Friday, September 4, 2009

My husband, Charlie, has a habit . . .

of picking up any old book (and there are hundreds)lying about and reading it. This morning he picked up Webster's Elementary Dictionary: A Dictionary for Boys and Girls, revised 1956. It had belonged first to his older sister, Carol Anne, and then to him. And Charlie, being Charlie, had hung on to it, boxing it up, unpacking it, over a score of moves.

He came in just now to read me the first entry in the "New Words" section. It was "A-bomb." The third new word was "ack-ack" (an antiaircraft gun; also the noise of said guns). Down the line was "airsick."

It struck me rather forcibly that one can't come up with a better way to reflect cultural shifts than the shifts in that culture's language. In 1956, boys and girls needed to accept the existence of bombs and airplanes. Later in the "New Words" came bebop, bucket seat, calypso, cloverleaf, flying saucer. . . You get the idea.

Just for fun, I looked up today's new words (as listed in Webster's Collegiate). Among them, I found "mouse potato," (is that visual or what?), "drama queen," "big-box," "gastric bypass," "acquascape." Which says to me, as a culture, we're tending to be glued to our computers, indulgent of our emotions, either uncreative or bargain hunters as consumers, riddled with obesity,and more aware of what's under water.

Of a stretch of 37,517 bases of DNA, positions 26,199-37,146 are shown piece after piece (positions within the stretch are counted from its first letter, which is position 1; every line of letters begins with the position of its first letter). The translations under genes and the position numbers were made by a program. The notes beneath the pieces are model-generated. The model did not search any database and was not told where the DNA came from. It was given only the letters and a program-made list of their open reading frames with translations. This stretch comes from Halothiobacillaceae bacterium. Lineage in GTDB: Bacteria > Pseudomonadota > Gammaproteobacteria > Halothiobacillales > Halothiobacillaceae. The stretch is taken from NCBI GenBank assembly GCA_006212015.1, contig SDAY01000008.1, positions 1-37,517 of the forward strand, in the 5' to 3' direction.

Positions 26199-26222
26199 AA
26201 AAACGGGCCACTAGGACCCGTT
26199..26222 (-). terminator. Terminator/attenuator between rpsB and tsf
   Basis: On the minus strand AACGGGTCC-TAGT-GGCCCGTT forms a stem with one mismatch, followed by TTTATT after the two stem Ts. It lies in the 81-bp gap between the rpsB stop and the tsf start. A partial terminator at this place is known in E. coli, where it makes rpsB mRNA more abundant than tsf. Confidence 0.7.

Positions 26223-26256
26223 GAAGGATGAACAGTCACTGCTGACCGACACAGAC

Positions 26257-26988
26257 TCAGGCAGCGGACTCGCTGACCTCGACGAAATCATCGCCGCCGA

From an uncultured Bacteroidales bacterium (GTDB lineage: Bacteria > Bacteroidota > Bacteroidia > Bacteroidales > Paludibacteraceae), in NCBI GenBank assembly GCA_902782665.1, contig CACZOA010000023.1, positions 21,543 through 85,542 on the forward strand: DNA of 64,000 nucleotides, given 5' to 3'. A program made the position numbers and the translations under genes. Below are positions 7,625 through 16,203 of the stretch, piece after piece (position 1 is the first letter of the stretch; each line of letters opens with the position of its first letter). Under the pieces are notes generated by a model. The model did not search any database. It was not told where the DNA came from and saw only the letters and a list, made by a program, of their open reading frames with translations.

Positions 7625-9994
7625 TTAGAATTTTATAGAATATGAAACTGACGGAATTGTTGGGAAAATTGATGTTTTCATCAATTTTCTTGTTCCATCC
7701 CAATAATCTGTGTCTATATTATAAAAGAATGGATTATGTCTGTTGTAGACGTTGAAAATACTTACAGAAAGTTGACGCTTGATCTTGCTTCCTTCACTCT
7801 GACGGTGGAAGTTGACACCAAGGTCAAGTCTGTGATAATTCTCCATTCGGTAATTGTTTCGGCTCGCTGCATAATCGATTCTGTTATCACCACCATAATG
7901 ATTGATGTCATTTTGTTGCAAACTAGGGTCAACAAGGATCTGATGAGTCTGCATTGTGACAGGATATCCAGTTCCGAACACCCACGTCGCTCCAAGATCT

Anyone who's been in an essay, journaling, or blogging workshop with me, knows I listen to (and now work in) public radio in large part because I love the respect public radio has for language—how carefully it pays attention to words, those ever-evolving reflections of reality. Story edits are all about exact word choices—because choosing one word over another, even when the difference in meanings is very subtle, can monkey around significantly with accuracy.

Our culture is ever-changing. Our language has to change with it, don't you think, or else we loose the ability to communicate with each other about reality; about exactly what is going on in this sweet old world.

No comments:

Post a Comment